AIMS: This study investigated the use of extraluminal bronchial blocker placement for one-lung ventilation and the effect of infusion of remifentanil in infants and small children undergoing video-assisted thoracoscopic surgery.
METHODS: We retrospectively reviewed the technique of one-lung ventilation and the hemodynamic effects of remifentanil infusion in 31 small children during elective video-assisted thoracoscopic surgery for congenital lung lesions under anesthesia with sevoflurane or isoflurane, oxygen, and air. Patients' heart rate, blood pressure, and endtidal carbon dioxide at baseline (after induction of anesthesia), immediately after one-lung ventilation, during carbon dioxide insufflation, and at the end of one-lung ventilation were extracted from the database and analyzed. The use of vasopressors or dexmedetomidine was also recorded and analyzed.
RESULTS: Extraluminal placement of a bronchial blocker alongside the tracheal tube was successfully performed in 90.3% of cases (28 patients) without any serious complications or arterial oxygen desaturation. There was no significant rise in blood pressure or heart rate even with the rise of endtidal carbon dioxide concentration during video-assisted thoracoscopic surgery. In 58% of patients (18 patients), phenylephrine was administered to maintain the blood pressure within 20% of the baseline value. There was no significant change in the heart rate of all patients at each time point.
CONCLUSION: One-lung ventilation with an extraluminal parallel blocker was used effectively in this series of young children undergoing thoracoscopic excision of congenital pulmonary lesions. Remifentanil infusion attenuated surgical stress effectively in infants and small children undergoing video-assisted thoracoscopic surgery.
METHODS: Parents whose children aged below 12 years and were scheduled for elective surgery in a teaching hospital, were approached to participate in this survey. The reliability of the modified version of revised American Pain Society Patient Outcome Questionnaire was evaluated using Cronbach's alpha test, while the construct validity was assessed with a principal component analysis using a varimax rotation. The parental satisfaction with pain treatment received was measured.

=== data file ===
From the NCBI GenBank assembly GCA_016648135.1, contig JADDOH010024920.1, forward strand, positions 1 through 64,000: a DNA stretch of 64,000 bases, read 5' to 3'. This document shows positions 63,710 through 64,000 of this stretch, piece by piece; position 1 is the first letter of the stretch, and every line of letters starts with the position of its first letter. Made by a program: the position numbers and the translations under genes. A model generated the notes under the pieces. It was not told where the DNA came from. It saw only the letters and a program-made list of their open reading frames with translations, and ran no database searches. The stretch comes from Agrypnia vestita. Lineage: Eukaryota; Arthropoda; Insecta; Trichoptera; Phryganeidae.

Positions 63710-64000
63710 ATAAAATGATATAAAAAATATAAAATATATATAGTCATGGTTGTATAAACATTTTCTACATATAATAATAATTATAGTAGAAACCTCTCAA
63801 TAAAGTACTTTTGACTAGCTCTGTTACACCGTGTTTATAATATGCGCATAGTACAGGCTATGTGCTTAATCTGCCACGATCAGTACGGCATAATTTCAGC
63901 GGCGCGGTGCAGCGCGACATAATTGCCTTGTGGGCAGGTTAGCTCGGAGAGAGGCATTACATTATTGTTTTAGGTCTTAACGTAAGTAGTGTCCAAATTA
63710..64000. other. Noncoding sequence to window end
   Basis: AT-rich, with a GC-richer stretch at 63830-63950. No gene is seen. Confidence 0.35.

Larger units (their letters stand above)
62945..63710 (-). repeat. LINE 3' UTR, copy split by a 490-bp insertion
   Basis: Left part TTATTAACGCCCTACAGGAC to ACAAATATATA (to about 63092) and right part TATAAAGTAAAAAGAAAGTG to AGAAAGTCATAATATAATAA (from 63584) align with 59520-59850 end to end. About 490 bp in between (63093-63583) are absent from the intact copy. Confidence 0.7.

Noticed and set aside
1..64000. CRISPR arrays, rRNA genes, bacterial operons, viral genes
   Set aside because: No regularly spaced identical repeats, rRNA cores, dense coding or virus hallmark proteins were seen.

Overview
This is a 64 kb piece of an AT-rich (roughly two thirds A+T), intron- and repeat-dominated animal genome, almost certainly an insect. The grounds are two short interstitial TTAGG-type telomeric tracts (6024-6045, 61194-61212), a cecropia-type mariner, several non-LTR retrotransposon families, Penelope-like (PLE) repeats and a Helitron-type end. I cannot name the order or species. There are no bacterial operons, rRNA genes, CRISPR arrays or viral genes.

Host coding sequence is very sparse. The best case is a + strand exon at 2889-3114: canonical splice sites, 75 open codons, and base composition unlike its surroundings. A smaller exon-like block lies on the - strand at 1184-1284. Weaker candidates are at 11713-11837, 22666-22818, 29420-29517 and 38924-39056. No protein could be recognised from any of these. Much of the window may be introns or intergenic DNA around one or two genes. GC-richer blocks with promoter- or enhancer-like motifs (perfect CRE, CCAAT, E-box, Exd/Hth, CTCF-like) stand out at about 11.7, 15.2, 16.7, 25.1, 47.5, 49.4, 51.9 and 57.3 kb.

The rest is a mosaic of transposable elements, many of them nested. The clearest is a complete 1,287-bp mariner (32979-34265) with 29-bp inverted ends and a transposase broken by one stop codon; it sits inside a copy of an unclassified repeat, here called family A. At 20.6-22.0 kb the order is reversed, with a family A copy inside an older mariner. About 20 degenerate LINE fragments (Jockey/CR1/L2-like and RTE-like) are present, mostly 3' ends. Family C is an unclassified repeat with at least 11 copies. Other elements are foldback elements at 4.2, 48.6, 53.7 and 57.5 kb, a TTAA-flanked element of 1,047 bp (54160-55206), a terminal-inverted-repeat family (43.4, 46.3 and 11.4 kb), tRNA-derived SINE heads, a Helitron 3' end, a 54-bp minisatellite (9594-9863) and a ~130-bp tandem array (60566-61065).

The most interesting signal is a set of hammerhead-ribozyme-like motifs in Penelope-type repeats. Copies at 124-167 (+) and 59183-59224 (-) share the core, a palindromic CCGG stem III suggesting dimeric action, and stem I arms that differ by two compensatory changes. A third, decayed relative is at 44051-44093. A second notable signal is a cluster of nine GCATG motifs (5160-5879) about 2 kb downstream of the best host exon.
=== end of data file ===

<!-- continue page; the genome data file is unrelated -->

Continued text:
RESULTS: A total of 108 parents completed the questionnaire. The internal consistency of the questionnaire shows a Cronbach's alpha of 0.798. Principal component analysis revealed a four-factor structure of the 12 items which explained 69.7% of the total variance. The factors are "Interference of sleep and activity," "Pain severity and drowsiness," "Perception of care," and "Adverse effects," respectively. Our study showed that this questionnaire is a valid and reliable measure for "Interference of sleep and activity" and "Pain severity and drowsiness" factors, but not for "Perception of care" and "Adverse effects." The results for "Perception of care" and "Adverse effects," therefore, should be reported as individual items instead of total score. The parental satisfaction with pain treatment given was good (median 8.0; IQR 3.0).
CONCLUSION: The modified version of revised American Pain Society Patient Outcome Questionnaire is a feasible and easy instrument to administer. The questionnaire can be used to obtain feedback from parents about the outcomes and experiences of pain management and is helpful in continuous quality evaluation and improvement in the postoperative care in a pediatric setting.
AIMS: To investigate the effect of ketamine on emergence agitation in children.
METHODS: Databases of MEDLINE, EMBASE, and CENTRAL were systematically searched from their start date until February 2019. Randomized controlled trials comparing intravenous ketamine and placebo in children were sought. The primary outcome was the incidence of emergence agitation. Secondary outcomes included postoperative pain score, duration of discharge time, and the adverse effects associated with the use of ketamine, namely postoperative nausea and vomiting, desaturation, and laryngospasm.
RESULTS: Thirteen studies (1125 patients) were included in the quantitative meta-analysis. The incidence of emergence agitation was 14.7% in the ketamine group and 33.3% in the placebo group. Children receiving ketamine had a lower incidence of emergence agitation, with an odds ratio being 0.23 (95% confidence interval: 0.11 to 0.46), certainty of evidence: low. In comparison with the placebo, ketamine group achieved a lower postoperative pain score (odds ratio: -2.42, 95% confidence interval: -4.23 to -0.62, certainty of evidence: very low) and lower pediatric anesthesia emergence delirium scale at 5 minutes after operation (odds ratio: -3.99, 95% confidence interval: -5.03 to -2.95; certainty of evidence: moderate). However, no evidence was observed in terms of incidence of postoperative nausea and vomiting, desaturation, and laryngospasm.
CONCLUSION: In this meta-analysis of 13 randomized controlled trials, high degree of heterogeneity and low certainty of evidence limit the recommendations of ketamine for the prevention of emergence agitation in children undergoing surgery or imaging procedures. However, the use of ketamine is well-tolerated without any notable adverse effects across all the included trials.
PROSPERO REGISTRATION: CRD42019131865.